FLUTICASONE (Page 2 of 5)

6 ADVERSE REACTIONS

Systemic and local corticosteroid use may result in the following:

6.1 Clinical Trials Experience

Because clinical trials are conducted under widely varying conditions, adverse reaction rates observed in the clinical trials of a drug cannot be directly compared with rates in the clinical trials of another drug and may not reflect the rates observed in practice.

In controlled US clinical trials, more than 3,300 subjects with allergic and nonallergic rhinitis received treatment with intranasal fluticasone propionate. In general, adverse reactions in clinical trials have been primarily associated with irritation of the nasal mucous membranes, and the adverse reactions were reported with approximately the same frequency by subjects treated with placebo. Less than 2% of subjects in clinical trials discontinued because of adverse reactions; this rate was similar for vehicle placebo and active comparators.

The safety data described below are based on 7 placebo-controlled clinical trials in subjects with allergic rhinitis. The 7 trials included 536 subjects (57 girls and 108 boys aged 4 to 11 years, 137 female and 234 male adolescents and adults) treated with Fluticasone Propionate 200 mcg once daily over 2 to 4 weeks and 2 placebo-controlled clinical trials which included 246 subjects (119 female and 127 male adolescents and adults) treated with Fluticasone Propionate 200 mcg once daily over 6 months (Table 1). Also included in Table 1 are adverse reactions from 2 trials in which 167 children (45 girls and 122 boys aged 4 to 11 years) were treated with Fluticasone Propionate 100 mcg once daily for 2 to 4 weeks.

Table 1. Adverse Reactions with Fluticasone Propionate Nasal Spray with >3% Incidence and More Common than Placebo in Subjects ≥4 Years with Allergic Rhinitis
Adverse Reaction Fluticasone Propionate 100 mcg Once Daily (n = 167) % Fluticasone Propionate 200 mcg Once Daily (n = 782) % Placebo (n = 758) %
Headache 6.6 16.1 14.6
Pharyngitis 6.0 7.8 7.2
Epistaxis 6.0 6.9 5.4
Nasal burning/nasal irritation 2.4 3.2 2.6
Nausea/vomiting 4.8 2.6 2.0
Asthma symptoms 7.2 3.3 2.9
Cough 3.6 3.8 2.8

Other adverse reactions with Fluticasone Propionate Nasal Spray observed with an incidence less than or equal to 3% but greater than or equal to 1% and more common than with placebo included: blood in nasal mucus, runny nose, abdominal pain, diarrhea, fever, flu-like symptoms, aches and pains, dizziness, and bronchitis.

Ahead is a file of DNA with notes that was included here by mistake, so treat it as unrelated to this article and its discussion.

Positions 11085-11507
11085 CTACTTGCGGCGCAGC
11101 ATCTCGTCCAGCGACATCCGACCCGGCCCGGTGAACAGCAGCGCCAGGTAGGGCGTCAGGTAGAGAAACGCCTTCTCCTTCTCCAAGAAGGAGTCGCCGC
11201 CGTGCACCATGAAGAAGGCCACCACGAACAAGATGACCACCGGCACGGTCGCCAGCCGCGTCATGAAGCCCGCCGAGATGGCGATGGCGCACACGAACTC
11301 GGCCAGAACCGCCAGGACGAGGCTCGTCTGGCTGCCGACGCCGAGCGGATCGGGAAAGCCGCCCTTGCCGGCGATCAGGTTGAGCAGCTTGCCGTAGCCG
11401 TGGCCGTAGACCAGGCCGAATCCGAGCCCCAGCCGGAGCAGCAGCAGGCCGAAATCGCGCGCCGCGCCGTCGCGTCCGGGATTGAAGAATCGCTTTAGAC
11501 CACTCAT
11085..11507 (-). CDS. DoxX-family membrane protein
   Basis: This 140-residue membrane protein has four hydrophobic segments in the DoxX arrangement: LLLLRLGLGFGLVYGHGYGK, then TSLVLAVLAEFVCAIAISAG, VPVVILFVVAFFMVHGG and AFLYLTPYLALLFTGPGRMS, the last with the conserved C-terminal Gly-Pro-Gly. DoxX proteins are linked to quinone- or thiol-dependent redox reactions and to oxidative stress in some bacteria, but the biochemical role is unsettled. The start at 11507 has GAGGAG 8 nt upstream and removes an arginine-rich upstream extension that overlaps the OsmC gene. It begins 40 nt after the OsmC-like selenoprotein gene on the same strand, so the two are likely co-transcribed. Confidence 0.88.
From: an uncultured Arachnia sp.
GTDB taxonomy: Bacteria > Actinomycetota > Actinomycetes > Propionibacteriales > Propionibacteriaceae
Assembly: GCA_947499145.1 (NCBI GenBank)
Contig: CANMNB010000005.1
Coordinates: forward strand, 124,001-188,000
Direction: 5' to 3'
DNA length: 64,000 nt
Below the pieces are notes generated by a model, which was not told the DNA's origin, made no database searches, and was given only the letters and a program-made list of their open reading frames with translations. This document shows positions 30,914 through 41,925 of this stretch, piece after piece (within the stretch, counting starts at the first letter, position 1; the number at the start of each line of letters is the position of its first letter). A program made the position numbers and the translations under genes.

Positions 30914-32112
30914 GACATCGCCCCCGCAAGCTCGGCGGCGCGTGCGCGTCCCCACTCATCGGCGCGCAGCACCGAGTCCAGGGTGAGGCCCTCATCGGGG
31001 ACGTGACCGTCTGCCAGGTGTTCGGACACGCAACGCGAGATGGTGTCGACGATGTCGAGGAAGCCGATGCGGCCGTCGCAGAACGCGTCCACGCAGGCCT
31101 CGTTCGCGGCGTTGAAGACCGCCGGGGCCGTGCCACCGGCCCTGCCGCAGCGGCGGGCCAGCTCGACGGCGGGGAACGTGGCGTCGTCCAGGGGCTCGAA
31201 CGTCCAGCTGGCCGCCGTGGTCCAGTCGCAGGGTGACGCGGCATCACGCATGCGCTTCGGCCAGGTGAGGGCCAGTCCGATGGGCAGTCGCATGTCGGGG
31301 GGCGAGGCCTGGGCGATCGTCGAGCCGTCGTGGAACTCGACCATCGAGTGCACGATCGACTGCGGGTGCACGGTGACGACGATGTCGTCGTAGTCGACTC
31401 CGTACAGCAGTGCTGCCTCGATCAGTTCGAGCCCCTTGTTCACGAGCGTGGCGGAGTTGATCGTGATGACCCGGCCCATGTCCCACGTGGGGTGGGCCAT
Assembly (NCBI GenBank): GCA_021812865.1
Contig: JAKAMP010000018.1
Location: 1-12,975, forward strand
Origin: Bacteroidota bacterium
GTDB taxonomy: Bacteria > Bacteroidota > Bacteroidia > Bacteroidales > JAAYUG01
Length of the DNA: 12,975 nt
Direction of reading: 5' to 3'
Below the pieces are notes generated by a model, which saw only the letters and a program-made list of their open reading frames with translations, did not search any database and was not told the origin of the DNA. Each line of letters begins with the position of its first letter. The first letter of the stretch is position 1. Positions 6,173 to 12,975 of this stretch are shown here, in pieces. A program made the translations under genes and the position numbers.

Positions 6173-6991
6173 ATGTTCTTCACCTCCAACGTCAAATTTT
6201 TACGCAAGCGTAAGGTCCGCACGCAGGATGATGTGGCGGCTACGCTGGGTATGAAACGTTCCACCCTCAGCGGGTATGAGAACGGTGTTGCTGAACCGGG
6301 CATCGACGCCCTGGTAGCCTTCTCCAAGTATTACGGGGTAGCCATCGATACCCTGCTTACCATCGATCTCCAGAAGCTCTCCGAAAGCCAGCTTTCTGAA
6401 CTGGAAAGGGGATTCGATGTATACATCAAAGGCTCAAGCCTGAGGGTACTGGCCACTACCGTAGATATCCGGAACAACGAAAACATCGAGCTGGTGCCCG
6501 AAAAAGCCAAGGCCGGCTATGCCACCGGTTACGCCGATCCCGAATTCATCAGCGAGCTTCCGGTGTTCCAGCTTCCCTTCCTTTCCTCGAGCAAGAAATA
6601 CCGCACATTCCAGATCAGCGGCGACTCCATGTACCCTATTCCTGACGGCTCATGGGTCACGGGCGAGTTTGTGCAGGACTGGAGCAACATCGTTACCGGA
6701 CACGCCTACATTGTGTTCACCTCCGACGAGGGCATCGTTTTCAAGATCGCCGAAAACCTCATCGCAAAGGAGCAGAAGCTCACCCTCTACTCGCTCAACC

6.2 Postmarketing Experience

In addition to adverse events reported from clinical trials, the following adverse events have been identified during postapproval use of intranasal fluticasone propionate. Because these reactions are reported voluntarily from a population of uncertain size, it is not always possible to reliably estimate their frequency or establish a causal relationship to drug exposure. These events have been chosen for inclusion due to either their seriousness, frequency of reporting, or causal connection to fluticasone propionate or a combination of these factors.

General Disorders and Administration Site Conditions

Hypersensitivity reactions, including angioedema, skin rash, edema of the face and tongue, pruritus, urticaria, bronchospasm, wheezing, dyspnea, and anaphylaxis/anaphylactoid reactions, which in rare instances were severe.

Ear and Labyrinth Disorders

Alteration or loss of sense of taste and/or smell and, rarely, nasal septal perforation, nasal ulcer, sore throat, throat irritation and dryness, cough, hoarseness, and voice changes.

Eye Disorders

Dryness and irritation, conjunctivitis, blurred vision, glaucoma, increased intraocular pressure, and cataracts.

Cases of growth suppression have been reported for intranasal corticosteroids, including Fluticasone Propionate [see Warnings and Precautions (5.7)].

7 DRUG INTERACTIONS

7.1 Inhibitors of Cytochrome P450 3A4

Fluticasone propionate is a substrate of CYP3A4. The use of strong CYP3A4 inhibitors (e.g., ritonavir, atazanavir, clarithromycin, indinavir, itraconazole, nefazodone, nelfinavir, saquinavir, ketoconazole, telithromycin, conivaptan, lopinavir, nefazodone, voriconazole) with Fluticasone Propionate Nasal Spray is not recommended because increased systemic corticosteroid adverse effects may occur.